the Lincolnshire Film Archive. Come as a team or form one

    when you get here.

    Spalding Grammar School (Atrium)

    Tuesday, 18 November 7.30pm

    Entry 2.50 per person

    (to include soft drinks and nibbles)

    For more details ring David Jones (01775 766145)

    Try it. What: Pretty obviously road-surfacing with tarmac. Where: the background pub and by-gone shop names indicate? When: not plastic cones, but folding wooden warnings, and are those granite sets being covered by tarmac? Some over-trousers, but otherwise no work-wear, just ordinary clothes: flat caps, proper shirts (most collarless), a few waistcoats. Dont these take us well back into the last century? The 50s? But not earlier, as Hall Place has a traffic roundabout (bottom right).

    (See insert or zoom up on your screen for cinema level of detail.)

    For the diary


  • 2


    ATEWAY Business Park, the enormous green-

    field development of warehouses, depots and of-

    fices on the southern outskirts, has been approv-

    ed, although they could have been accommo-

    dated separately on brown-field sites within the town or

    on existing industrial estates. A huge ware-house near Fen

    End Lane has been withdrawn from it, however, offering

    the residents relief from the threat of noise they feared (for

    the time being), and a safer cycling route between Little

    London and the development is being considered.

    When built, the huge Holland Park housing

    development at Spalding Common could be something of

    a showpiece, as its layout and housing designs (approved

    in outline four or five years ago) are vastly superior to

    most other recent housing developments in the town. It is

    disappointing, therefore, to find several retreats in parts of

    the detailed proposals now coming forward. We hope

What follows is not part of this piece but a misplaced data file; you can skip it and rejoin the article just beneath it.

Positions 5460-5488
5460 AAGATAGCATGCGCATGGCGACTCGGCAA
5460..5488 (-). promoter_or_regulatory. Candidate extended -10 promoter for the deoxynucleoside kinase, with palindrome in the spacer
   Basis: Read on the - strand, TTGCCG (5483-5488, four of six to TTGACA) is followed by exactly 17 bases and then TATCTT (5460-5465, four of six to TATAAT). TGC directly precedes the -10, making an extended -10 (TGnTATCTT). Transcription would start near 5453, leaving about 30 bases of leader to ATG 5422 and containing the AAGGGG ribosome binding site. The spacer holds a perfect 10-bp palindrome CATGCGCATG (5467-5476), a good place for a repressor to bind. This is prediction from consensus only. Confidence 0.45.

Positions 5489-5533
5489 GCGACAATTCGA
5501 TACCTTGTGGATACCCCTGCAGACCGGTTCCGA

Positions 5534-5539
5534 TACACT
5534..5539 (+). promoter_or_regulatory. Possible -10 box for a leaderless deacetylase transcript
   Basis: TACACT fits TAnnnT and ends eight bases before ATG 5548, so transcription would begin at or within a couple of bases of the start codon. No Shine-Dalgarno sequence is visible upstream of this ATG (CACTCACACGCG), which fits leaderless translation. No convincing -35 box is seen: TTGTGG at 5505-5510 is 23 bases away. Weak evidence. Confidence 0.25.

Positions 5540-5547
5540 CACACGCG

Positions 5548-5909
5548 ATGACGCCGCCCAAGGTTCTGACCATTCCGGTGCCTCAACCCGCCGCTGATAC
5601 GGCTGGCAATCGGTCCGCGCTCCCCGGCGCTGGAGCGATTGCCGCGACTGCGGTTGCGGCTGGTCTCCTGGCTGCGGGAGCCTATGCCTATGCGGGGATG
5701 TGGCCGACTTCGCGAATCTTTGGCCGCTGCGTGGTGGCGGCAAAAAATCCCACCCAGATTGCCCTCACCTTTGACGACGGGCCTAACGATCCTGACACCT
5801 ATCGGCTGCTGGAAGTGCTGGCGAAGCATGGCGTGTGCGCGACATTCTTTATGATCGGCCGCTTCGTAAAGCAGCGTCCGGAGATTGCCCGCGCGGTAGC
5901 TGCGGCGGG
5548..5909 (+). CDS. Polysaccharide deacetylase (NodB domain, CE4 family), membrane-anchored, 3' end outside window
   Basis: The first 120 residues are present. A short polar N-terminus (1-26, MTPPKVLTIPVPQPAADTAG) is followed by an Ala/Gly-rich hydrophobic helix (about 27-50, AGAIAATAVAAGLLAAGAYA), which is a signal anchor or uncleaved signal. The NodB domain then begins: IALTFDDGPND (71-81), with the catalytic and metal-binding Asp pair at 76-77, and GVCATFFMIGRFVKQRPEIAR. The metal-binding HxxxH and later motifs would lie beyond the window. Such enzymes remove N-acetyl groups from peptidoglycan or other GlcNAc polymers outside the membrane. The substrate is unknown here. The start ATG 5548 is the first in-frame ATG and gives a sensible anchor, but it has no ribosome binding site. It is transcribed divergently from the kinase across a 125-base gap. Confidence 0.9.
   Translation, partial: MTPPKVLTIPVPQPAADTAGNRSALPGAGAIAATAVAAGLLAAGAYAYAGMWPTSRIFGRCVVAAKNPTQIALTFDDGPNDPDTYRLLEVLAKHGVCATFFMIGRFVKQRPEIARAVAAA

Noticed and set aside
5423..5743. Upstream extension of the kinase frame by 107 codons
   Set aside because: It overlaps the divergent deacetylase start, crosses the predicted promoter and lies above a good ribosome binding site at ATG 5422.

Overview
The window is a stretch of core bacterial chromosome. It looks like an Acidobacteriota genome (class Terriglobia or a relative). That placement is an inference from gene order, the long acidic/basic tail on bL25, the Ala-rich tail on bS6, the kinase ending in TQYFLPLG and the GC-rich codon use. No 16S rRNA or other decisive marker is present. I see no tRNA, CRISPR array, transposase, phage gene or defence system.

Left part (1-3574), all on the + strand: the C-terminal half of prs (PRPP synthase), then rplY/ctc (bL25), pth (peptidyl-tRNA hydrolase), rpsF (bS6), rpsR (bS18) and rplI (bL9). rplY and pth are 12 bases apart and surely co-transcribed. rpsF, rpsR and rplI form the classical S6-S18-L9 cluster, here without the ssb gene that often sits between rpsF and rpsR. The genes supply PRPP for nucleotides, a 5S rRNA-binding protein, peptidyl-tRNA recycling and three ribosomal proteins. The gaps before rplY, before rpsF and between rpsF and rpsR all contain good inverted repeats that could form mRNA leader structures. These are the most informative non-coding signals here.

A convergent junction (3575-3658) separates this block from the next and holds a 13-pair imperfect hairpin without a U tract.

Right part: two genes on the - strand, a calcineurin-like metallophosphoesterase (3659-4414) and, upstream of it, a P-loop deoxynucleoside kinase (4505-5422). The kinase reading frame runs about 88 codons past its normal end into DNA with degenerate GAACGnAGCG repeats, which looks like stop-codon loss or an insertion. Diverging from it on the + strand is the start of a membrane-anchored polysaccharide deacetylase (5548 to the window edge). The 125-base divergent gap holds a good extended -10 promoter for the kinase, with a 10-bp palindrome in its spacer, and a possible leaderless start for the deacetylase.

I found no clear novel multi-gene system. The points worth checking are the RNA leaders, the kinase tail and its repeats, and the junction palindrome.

both developer Broadgate and the Council will hold firm

    to the original designs.

    A worrying trend is the number of recent applications

    to put up tall fences that stick out into open-plan

    streetscapes, spoiling their overall character.

    A request by member David Hill for a small group to be

    given a tour of the Magistrates Court to see for

    themselves just what the problems are (and possibly

    suggest solutions?) was refused for health and safety

    reasons. We have of course submitted a strong objection

    to its closure, and MP John Hayes continues in his efforts

    to get the Court reopened.

    We are pleased that two proposals to which we

    objected have been refused: for a 50ft. mast on the top of

    the former Post Office in the Sheepmarket, and for a day-

    nursery in Woolram Wygate (which would have

    intensified the already horrendous school-run parking

    problems the roads residents suffer).

    We are also pleased that the Georgian-style apartment

    block to replace the Tax Offices on High Street has been

    approved in its revised version (i.e. modified in the way

    we had suggested) to avoid competing with the listed